Mum appeared at 1949 looking totally resplendent…………………………..

Mum beaver

Mum beaver

she was really looking in great nick……………..

18-04 b2

She circled about for a minute or so, drifting with the current before deciding that all was ok and submerging and returning to the lodge.

18-04 b3 whoosh

To see these creatures at a relative close proximity is a privilege but to see them within a foot of you is a God given gift!!!!!!!!!!!!!! And that is exactly what we were blessed with, initially me then the both of us. As we were watching a few ripples in and around the lodge area we were treated with a viewing of a pair of adults socialising, pic ain’t great but it was special.

18-04 b4 2

As an afterthought, I’m now drawn to the conclusion that this may be maw and paw as opposed to yearlings. Both looked more adult than the other animals on show.

After these guys disappeared, everything went quiet for a while and Rhona and I ended up talking about how many special moments we had seen by the river, most of them shared. Unknown to either of us, the best was yet to come. When the 2 animals opposite us disappeared, 10 mins later there were ripples just below us and I had a wee sneaky peek. Now, me being the fantastic photographer that I am not, saw a youngster below us. It was laying low, only the head showing and I thought I’d get a great pic. However I’d left my lens extended and couldn’t figure out why I couldn’t focus on the wee beastie. It was gorgeous, cute as pie and I missed the perfect shot!!!!!!!!!!!! NOT for the first time this evening unfortunately.

As night was setting we decided to call it over for the evening and headed back up the river. As we approached the burrow where dad has his summer residence we spotted ripples and sure enough there was a beaver. Stupidly I said “there’s the daddy” only to realise it was a wee beaver, one of last years kits. We tracked it up the river getting a few pics, but the light wasn’t great………..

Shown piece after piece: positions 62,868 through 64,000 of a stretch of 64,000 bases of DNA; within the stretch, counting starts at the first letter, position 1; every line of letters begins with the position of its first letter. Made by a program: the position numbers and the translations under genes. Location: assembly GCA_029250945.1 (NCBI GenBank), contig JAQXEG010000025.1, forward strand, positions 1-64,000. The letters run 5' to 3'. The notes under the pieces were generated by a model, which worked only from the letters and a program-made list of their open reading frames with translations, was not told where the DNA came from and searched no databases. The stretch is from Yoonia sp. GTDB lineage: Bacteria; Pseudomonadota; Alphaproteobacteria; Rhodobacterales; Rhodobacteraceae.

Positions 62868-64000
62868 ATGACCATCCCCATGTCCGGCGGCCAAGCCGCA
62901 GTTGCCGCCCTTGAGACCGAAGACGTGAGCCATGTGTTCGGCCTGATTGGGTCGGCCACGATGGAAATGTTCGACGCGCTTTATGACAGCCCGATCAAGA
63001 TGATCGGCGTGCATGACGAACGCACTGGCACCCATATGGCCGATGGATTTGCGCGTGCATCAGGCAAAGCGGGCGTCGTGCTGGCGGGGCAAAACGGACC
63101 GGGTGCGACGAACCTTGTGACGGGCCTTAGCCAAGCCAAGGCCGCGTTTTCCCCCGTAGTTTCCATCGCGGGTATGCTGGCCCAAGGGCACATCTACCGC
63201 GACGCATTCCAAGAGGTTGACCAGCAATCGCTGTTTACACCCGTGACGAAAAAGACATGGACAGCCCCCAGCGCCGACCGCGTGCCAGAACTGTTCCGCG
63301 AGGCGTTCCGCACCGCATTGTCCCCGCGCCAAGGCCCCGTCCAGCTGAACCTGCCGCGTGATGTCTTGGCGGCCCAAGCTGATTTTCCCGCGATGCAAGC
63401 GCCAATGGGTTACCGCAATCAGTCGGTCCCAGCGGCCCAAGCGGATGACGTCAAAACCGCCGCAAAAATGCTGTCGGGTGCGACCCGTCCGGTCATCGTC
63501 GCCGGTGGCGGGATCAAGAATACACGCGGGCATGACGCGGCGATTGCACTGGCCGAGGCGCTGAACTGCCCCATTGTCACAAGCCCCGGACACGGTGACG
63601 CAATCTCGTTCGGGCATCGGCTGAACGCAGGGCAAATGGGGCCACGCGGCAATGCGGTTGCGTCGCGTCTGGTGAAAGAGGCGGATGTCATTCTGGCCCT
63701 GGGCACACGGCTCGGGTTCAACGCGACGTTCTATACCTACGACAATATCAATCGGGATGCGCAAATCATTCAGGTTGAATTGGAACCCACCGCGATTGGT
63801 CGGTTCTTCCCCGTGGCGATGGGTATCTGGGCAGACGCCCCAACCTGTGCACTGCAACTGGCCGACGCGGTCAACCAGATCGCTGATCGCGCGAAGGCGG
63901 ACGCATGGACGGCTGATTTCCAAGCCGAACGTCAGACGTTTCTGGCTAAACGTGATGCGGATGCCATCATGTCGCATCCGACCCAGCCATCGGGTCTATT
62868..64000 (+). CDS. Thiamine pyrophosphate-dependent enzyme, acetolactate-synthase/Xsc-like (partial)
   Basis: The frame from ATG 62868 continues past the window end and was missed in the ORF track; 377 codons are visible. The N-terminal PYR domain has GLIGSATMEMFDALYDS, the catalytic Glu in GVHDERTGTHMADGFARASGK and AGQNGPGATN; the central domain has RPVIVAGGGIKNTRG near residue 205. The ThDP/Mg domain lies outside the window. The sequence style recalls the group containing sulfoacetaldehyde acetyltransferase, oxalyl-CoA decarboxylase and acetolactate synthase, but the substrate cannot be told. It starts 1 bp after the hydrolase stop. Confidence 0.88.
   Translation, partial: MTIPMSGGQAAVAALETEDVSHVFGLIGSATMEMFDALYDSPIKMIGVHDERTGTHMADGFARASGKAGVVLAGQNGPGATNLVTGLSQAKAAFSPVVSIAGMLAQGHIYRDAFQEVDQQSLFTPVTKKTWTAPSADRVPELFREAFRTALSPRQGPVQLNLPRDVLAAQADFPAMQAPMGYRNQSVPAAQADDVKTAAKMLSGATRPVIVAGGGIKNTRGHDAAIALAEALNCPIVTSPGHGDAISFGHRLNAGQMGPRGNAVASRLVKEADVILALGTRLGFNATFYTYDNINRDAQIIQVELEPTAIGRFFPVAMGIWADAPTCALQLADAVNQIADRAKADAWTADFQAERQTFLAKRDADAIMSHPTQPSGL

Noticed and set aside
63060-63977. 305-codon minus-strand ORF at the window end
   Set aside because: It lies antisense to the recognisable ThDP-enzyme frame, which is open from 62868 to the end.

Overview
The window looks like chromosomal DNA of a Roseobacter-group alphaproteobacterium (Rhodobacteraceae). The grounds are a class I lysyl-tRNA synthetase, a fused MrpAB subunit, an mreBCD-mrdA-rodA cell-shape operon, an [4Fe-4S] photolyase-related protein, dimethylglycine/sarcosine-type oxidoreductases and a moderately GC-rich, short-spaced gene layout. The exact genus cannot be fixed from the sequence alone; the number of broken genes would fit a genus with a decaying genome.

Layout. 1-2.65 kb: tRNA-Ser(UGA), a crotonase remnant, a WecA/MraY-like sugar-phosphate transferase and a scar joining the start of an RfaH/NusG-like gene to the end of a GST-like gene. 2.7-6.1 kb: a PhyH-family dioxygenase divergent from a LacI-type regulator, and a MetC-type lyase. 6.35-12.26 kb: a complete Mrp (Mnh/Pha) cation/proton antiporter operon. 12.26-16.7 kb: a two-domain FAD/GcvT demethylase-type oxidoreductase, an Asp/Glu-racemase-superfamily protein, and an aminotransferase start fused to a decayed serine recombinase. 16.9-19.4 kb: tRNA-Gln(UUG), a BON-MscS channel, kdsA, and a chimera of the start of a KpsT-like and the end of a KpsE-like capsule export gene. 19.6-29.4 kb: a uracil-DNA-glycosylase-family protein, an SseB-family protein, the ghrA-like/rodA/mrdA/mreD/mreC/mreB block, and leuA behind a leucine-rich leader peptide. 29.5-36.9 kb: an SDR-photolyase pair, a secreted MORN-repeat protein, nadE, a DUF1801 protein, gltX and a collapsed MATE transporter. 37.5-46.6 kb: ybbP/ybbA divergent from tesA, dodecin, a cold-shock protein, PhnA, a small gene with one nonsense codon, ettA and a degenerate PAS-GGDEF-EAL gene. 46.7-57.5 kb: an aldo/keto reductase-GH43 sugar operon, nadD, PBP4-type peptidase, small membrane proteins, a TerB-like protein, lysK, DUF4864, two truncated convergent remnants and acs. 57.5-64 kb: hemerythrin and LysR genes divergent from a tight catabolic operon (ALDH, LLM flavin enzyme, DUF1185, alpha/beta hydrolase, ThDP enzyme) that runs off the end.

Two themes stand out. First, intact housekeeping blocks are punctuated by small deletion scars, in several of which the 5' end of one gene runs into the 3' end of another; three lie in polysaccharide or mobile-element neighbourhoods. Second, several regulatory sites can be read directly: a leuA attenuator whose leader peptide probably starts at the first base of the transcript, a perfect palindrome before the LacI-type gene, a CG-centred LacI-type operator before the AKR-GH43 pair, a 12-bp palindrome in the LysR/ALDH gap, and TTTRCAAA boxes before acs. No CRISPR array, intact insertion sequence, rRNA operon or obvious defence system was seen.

18-04 b5

but we did get a decent enough pic.

As we followed the kit up, it stopped at a feeding station and was very evident on the banking. Getting photo’s was a different thing though as the light was against us and we couldn’t really focus on the animal. In reality there wasn’t a decent shot. Our presence obviously upset the wee guy and he went back into the water. Initially we thought we’d missed our chance but it went up the river, we stayed our ground, and the little beggar came right back. What was to follow was pure magic. After leaving the river, it sat on the banking for a minute or so then unbelievably started walking towards us. N either of us could get a pic but more to the point, neither of us could take it in that this wild animal was now browsing on wild garlic no more than a foot from us!!!!!!!!!!!! I could literally have put my hand out and touched its nose, our hearts were pounding but that fact that the animal was so close, and it WAS very close, we couldn’t get pics and it totally gutted me. Having any wild animal in such an intimate interaction is a heart-warming moment that will for ever be cherished. After feeding away it seemed to sense us, gave a very guttural grunt and started back towards the river. That’s it I thought, but no, he kept grazing for at least 5 mins

18-04 b6

18-04 b7

before slipping back into the river